The Attorney General of Alaska said it is not important that signatures were gathered illegally on the oil tax initiative that is heading for the November ballot. What matters is that enough people signed the petition, and that is good enough for the State of Alaska.
Alaska law prohibits ballot proponents from paying signature gatherers more that $1 per signature.
In the case of Vote Yes on Our Fair Share, a lawsuit claims that the Robin Brena-funded group hired an Outside signature-gathering company, which paid people handsomely to travel to Alaska and get the required signatures to put the measure on the ballot. Brena has been pushing for higher oil taxes for a decade and is the law partner of former Gov. Bill Walker. Attorney General Kevin Clarkson is also a former law partner of Brena.
The lawsuit, brought by a consortium of business groups in Alaska, including the Alaska Chamber of Commerce, named the State Division of Elections, the Lieutenant Governor, and the sponsors of the ballot measure known as 19OGTX.
The groups allege that the petition circulators working for an out-of-state company Advanced Micro Targeting provided false affidavits in support of the petition booklets, and therefore the booklets are invalid, because the signature gathering company broke the law to get the signatures.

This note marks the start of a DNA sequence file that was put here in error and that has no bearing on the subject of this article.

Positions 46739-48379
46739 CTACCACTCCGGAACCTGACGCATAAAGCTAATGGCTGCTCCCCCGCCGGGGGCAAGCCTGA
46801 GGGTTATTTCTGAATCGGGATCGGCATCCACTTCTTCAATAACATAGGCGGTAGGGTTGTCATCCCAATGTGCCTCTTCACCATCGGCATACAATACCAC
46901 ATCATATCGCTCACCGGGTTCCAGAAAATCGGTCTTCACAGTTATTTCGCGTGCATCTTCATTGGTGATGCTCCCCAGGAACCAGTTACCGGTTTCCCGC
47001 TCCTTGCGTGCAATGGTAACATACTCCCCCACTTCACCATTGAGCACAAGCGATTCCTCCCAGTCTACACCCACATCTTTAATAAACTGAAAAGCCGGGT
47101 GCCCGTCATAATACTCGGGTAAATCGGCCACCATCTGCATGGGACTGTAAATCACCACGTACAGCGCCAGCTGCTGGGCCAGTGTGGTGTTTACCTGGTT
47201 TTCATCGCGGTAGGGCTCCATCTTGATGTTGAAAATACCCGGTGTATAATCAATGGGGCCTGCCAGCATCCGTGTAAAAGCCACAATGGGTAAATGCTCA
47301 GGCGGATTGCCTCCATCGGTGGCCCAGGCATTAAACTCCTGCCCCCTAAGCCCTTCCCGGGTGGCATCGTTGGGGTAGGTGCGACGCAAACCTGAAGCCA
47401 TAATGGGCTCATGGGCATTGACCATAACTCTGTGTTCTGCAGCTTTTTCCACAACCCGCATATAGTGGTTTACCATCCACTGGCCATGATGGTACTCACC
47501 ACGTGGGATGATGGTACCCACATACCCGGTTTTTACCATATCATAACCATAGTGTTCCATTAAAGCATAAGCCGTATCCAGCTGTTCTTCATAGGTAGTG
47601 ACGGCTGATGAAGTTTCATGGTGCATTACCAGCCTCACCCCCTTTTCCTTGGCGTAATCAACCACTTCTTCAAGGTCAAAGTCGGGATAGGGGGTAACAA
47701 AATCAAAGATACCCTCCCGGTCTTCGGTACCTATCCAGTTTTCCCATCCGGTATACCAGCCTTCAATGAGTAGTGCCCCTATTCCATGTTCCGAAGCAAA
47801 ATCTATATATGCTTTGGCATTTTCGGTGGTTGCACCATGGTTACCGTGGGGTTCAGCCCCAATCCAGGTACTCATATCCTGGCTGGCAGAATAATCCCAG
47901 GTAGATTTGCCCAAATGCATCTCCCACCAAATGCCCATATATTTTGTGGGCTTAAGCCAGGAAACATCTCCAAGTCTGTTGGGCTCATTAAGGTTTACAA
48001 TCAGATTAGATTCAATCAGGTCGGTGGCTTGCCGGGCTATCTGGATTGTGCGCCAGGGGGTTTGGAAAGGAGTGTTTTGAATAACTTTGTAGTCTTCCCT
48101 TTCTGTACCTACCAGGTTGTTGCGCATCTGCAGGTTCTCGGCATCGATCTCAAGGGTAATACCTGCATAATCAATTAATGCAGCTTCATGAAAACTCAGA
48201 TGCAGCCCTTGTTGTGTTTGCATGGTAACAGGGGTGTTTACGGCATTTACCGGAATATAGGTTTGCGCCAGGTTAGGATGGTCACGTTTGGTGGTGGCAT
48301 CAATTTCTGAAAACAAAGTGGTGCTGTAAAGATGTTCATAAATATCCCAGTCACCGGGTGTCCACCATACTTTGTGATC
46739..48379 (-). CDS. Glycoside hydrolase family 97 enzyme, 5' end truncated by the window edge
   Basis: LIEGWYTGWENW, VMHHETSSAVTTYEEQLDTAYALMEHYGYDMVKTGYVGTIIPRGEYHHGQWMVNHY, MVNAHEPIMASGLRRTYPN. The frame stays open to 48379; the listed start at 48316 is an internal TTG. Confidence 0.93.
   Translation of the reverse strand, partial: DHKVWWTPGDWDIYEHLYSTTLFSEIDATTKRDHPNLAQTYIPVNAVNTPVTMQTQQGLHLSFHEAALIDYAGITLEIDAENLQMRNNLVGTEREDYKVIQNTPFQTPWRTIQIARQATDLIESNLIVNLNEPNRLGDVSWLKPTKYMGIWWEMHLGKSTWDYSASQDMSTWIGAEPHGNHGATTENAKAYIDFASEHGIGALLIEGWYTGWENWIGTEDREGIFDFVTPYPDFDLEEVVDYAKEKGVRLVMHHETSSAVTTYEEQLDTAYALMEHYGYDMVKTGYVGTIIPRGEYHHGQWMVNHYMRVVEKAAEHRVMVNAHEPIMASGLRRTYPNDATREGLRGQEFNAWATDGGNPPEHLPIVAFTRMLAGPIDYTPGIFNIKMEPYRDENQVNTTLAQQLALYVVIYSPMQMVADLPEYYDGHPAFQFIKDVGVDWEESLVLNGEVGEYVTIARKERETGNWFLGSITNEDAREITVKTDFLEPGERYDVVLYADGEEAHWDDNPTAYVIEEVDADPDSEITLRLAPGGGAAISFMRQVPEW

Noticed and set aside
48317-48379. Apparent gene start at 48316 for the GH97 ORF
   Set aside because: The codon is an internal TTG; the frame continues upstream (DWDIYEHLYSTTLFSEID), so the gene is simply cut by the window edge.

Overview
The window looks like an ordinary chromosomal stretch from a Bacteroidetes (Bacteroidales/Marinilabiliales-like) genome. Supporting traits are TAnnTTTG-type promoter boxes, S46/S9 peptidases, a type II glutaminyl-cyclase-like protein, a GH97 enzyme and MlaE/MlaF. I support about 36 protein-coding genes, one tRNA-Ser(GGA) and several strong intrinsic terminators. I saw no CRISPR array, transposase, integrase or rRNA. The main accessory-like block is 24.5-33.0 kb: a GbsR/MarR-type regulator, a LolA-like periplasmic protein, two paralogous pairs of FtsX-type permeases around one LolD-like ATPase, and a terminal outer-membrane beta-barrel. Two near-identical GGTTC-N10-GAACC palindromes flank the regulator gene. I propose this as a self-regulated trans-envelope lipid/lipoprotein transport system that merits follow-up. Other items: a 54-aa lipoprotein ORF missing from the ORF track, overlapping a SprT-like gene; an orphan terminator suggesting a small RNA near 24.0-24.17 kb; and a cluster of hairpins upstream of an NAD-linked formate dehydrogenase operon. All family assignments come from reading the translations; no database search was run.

In layman’s terms, the signature-gathering company lied, the lawsuit alleges. It also appears that money went to another signature gathering company and was possibly moved to Advanced Micro Targeting for the purpose of beefing up the bonuses for signature gatherers.
The Attorney General’s position is that it’s a waste of judicial resources to take the case forward, because “otherwise valid signatures should not be invalidated solely because of petition circulators’ violation of the payment limitation in AS 15.45.l10(c). Although the Division shares the plaintiffs’ concern with the possible violation of Alaska’s limitation on the payment of signature gatherers, a remedy that would thwart voters’ constitutional right to propose and enact initiatives through no fault of their own is inappropriate. The plaintiffs correctly note that this litigation will have to proceed on an extremely expedited schedule in order for the factual issues to be resolved at a trial before the initiative appears on the ballot in November.”
The AG has asked that the case be dismissed and states that signature gathering is a core part of the First Amendment of the Constitution.
Read the state’s response to the lawsuit at this link: